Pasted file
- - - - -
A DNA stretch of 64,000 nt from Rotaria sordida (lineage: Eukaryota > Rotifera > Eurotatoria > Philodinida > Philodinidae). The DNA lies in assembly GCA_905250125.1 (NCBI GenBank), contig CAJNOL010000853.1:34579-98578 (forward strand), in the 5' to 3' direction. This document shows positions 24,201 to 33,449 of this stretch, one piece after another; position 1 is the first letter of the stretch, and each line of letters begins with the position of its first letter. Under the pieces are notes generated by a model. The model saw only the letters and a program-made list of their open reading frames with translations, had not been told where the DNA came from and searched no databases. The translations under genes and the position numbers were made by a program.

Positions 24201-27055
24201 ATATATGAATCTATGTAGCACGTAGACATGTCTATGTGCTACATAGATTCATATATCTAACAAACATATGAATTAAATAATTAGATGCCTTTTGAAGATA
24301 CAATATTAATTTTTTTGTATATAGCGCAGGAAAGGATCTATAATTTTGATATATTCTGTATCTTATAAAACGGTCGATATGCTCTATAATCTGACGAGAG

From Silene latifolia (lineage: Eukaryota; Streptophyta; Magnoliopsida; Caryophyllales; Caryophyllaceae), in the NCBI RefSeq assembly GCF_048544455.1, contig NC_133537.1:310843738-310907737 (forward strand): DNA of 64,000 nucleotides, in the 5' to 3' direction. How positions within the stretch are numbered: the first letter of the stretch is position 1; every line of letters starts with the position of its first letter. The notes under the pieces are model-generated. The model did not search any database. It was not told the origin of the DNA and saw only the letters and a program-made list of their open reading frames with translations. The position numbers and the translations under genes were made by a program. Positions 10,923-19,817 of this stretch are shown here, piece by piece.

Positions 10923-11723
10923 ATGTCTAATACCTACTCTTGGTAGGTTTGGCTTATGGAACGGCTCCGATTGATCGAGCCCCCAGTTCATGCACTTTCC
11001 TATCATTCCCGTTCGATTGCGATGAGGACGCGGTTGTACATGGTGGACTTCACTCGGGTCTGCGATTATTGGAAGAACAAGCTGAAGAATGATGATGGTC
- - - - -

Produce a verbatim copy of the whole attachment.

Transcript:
A DNA stretch of 64,000 nt from Rotaria sordida (lineage: Eukaryota > Rotifera > Eurotatoria > Philodinida > Philodinidae). The DNA lies in assembly GCA_905250125.1 (NCBI GenBank), contig CAJNOL010000853.1:34579-98578 (forward strand), in the 5' to 3' direction. This document shows positions 24,201 to 33,449 of this stretch, one piece after another; position 1 is the first letter of the stretch, and each line of letters begins with the position of its first letter. Under the pieces are notes generated by a model. The model saw only the letters and a program-made list of their open reading frames with translations, had not been told where the DNA came from and searched no databases. The translations under genes and the position numbers were made by a program.

Positions 24201-27055
24201 ATATATGAATCTATGTAGCACGTAGACATGTCTATGTGCTACATAGATTCATATATCTAACAAACATATGAATTAAATAATTAGATGCCTTTTGAAGATA
24301 CAATATTAATTTTTTTGTATATAGCGCAGGAAAGGATCTATAATTTTGATATATTCTGTATCTTATAAAACGGTCGATATGCTCTATAATCTGACGAGAG

From Silene latifolia (lineage: Eukaryota; Streptophyta; Magnoliopsida; Caryophyllales; Caryophyllaceae), in the NCBI RefSeq assembly GCF_048544455.1, contig NC_133537.1:310843738-310907737 (forward strand): DNA of 64,000 nucleotides, in the 5' to 3' direction. How positions within the stretch are numbered: the first letter of the stretch is position 1; every line of letters starts with the position of its first letter. The notes under the pieces are model-generated. The model did not search any database. It was not told the origin of the DNA and saw only the letters and a program-made list of their open reading frames with translations. The position numbers and the translations under genes were made by a program. Positions 10,923-19,817 of this stretch are shown here, piece by piece.

Positions 10923-11723
10923 ATGTCTAATACCTACTCTTGGTAGGTTTGGCTTATGGAACGGCTCCGATTGATCGAGCCCCCAGTTCATGCACTTTCC
11001 TATCATTCCCGTTCGATTGCGATGAGGACGCGGTTGTACATGGTGGACTTCACTCGGGTCTGCGATTATTGGAAGAACAAGCTGAAGAATGATGATGGTC